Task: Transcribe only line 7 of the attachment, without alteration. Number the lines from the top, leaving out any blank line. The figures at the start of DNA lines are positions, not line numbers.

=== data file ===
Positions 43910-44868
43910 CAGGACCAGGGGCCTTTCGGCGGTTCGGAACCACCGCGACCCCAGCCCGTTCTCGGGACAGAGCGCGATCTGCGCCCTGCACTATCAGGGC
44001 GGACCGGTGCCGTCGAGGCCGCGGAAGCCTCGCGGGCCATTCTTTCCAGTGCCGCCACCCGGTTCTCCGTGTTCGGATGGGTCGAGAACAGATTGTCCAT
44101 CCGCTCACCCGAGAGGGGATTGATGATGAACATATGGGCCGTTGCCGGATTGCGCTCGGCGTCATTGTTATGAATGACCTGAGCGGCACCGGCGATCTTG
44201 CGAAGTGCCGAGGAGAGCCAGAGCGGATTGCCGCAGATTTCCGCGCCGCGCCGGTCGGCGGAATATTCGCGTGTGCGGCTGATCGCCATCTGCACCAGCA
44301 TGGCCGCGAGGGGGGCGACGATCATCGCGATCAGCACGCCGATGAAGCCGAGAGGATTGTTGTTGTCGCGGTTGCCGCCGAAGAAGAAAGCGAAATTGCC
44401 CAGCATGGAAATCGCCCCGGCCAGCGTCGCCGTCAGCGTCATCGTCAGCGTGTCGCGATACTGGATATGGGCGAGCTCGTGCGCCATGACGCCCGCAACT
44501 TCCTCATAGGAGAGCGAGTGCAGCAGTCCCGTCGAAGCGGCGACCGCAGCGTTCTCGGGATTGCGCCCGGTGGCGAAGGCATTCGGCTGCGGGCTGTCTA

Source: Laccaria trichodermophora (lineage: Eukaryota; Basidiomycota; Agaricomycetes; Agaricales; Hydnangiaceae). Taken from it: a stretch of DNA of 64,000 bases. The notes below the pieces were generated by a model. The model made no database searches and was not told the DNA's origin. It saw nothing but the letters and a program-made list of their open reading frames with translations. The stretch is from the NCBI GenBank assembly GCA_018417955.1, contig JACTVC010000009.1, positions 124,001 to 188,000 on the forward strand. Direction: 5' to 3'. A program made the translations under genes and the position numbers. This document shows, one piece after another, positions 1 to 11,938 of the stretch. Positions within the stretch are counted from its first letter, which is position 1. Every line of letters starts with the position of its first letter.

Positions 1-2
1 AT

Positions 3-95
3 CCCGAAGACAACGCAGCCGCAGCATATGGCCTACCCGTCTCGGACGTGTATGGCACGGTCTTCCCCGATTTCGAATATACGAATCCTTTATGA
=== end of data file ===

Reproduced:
44401 CAGCATGGAAATCGCCCCGGCCAGCGTCGCCGTCAGCGTCATCGTCAGCGTGTCGCGATACTGGATATGGGCGAGCTCGTGCGCCATGACGCCCGCAACT